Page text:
Marshall Allen, longtime alto saxophonist for the Sun Ra Arkestra (and its leader since 1993), agrees that the singles were probably a business decision rather than a creative one. Certainly the musicians were never told that they were specifically making record sides. “At any session, Sun Ra would have so many tunes for us to do, and we’d go into the studio and make whatever,” he says. “And then he and, maybe Alton, would decide what to do with it afterward. We’d find out about it when it came out, just like everybody else.”

Small independent labels weren’t a rare commodity in the 1950s and ‘60s; they came and went frequently. But like most of them, Saturn wasn’t really plugged into the major distribution channels. “They probably just took them around to the stores and said ‘Here, would you carry our records?’” says Chusid. “Maybe they sold them at gigs, or through the mail. But there was no wide distribution of the records, which is why these records are so rare.”

The rarity of the records allowed many of them to slip through the historical and musicological cracks. Indeed, this is not the first collection of Sun Ra’s releases on 45. Evidence Records, the last label to which Sun Ra signed in his lifetime, put out a compilation in 1996 among a bevy of Ra releases. But that release was flawed on many levels. For one thing, it contained 49 tracks to the new collection’s 63.

“The old Evidence CD had quite a few gaps in it,” says Griffiths. “[It didn’t include] things that have been released posthumously, things that were not even known about from the Saturn catalogue that were just only discovered after the release of this. There’s a single called ‘Orbitration in Blue,’ which was only discovered after the Evidence thing came out. And this has got an extended version! So this new release has some music that even the most ardent Ra-o-philes won’t own. It’s a whole different listening experience, because you’re getting a really in-depth version of the story.”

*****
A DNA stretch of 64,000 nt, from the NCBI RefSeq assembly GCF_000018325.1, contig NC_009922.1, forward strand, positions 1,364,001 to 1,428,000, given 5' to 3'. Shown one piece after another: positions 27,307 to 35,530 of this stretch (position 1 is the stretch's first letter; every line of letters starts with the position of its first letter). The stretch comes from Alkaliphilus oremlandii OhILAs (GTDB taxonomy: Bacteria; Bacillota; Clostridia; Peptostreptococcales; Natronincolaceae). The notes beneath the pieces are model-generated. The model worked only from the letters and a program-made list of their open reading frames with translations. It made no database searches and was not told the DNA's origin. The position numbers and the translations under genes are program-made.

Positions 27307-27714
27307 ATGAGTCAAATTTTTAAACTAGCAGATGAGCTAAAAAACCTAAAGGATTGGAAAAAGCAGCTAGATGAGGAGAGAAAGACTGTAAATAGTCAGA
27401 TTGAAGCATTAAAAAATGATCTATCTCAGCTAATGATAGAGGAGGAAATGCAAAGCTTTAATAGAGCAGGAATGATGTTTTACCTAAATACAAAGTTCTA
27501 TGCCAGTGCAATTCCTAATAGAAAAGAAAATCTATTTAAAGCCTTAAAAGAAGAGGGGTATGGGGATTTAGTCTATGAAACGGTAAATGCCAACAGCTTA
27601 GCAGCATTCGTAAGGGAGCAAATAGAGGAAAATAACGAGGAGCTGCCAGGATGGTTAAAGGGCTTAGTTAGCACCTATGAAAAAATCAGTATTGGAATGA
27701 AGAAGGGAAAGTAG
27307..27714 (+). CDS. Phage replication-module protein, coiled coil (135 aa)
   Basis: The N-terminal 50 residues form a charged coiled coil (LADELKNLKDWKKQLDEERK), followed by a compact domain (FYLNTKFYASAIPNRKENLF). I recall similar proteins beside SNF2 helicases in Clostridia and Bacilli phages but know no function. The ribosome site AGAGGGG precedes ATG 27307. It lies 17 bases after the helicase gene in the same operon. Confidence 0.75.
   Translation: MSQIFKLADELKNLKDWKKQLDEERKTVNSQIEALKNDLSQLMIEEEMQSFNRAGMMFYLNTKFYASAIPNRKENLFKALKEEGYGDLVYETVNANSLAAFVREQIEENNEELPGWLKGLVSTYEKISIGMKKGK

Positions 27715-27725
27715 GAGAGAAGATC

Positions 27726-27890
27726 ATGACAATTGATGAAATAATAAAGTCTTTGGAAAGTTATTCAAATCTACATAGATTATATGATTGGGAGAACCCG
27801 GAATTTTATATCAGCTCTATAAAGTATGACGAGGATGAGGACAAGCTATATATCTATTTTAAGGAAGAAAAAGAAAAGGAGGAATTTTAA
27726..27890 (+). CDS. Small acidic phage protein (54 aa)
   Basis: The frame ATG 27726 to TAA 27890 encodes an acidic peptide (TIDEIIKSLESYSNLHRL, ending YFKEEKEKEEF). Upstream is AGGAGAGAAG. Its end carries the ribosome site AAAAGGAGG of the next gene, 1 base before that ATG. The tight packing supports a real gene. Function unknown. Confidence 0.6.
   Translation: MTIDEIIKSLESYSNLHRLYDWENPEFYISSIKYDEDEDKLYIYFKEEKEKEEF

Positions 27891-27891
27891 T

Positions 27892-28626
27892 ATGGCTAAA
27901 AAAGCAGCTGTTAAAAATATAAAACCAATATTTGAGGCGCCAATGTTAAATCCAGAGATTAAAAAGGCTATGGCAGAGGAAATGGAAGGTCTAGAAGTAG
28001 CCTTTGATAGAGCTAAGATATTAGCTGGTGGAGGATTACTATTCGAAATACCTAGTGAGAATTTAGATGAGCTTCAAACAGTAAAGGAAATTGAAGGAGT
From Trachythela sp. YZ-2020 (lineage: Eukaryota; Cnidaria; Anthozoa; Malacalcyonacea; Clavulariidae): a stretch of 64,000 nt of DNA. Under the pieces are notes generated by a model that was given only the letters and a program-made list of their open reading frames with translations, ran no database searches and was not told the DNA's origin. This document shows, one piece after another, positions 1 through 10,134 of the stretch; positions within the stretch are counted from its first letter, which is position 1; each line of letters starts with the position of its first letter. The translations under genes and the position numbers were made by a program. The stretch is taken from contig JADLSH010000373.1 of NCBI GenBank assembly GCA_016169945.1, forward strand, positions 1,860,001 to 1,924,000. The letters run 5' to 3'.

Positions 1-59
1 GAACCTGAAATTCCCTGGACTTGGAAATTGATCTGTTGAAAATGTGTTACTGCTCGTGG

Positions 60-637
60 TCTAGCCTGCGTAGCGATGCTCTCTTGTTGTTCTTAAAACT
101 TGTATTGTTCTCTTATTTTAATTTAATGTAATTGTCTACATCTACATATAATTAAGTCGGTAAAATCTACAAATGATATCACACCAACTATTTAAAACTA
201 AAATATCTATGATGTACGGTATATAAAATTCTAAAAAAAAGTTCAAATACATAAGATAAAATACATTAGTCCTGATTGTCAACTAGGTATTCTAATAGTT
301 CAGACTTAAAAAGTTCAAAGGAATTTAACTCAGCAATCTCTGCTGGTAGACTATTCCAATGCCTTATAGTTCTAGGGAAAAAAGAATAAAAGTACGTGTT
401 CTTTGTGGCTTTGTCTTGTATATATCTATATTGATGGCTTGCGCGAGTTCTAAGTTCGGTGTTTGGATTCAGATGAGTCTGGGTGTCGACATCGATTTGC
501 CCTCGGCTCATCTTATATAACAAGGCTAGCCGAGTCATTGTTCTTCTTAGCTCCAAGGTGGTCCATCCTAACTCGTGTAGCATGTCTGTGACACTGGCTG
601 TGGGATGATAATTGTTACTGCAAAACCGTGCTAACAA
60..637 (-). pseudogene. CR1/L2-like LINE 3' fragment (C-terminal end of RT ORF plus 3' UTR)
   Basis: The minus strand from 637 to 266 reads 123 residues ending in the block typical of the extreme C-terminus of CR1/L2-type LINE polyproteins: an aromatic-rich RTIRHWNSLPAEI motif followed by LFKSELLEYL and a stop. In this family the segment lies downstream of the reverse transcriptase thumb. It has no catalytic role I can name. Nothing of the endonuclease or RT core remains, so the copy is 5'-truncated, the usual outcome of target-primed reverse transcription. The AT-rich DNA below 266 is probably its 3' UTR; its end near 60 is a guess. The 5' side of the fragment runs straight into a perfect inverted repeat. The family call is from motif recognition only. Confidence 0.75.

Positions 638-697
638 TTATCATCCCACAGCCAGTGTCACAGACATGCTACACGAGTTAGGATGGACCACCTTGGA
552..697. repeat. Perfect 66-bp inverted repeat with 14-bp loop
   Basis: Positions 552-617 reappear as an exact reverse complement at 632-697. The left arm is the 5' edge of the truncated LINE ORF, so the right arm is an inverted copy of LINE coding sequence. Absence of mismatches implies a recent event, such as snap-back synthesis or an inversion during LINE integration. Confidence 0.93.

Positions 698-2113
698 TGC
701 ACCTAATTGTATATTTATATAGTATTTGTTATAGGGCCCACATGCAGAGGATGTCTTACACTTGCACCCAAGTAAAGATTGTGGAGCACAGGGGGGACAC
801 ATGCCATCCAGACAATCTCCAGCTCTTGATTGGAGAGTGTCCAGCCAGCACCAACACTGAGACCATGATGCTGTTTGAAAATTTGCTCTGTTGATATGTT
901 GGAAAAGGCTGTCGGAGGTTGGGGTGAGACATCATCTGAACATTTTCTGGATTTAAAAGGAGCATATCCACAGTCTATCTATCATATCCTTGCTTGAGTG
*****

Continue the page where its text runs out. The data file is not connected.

“In-depth” is an apt term. Commissioned by Sun Ra, LLC, this music comes not from secondhand sources, like record collectors, but from the original session reels. Ra had given these to Michael D. Anderson, former percussionist in the Arkestra (now executive director of the Sun Ra Music Archive). Chusid has been able to help restore them. In other words, not only is there more music to be heard, but the previously available music now sounds substantially better.

“That’s the other big thing about the Evidence set: It wasn’t very well mastered,” says Griffiths. “The mastering was done from very lo-fi single pressings. But this set is going to sound fantastic, because of what Irwin Chusid and Michael Anderson, who’ve got access to the extended master tapes, have done.”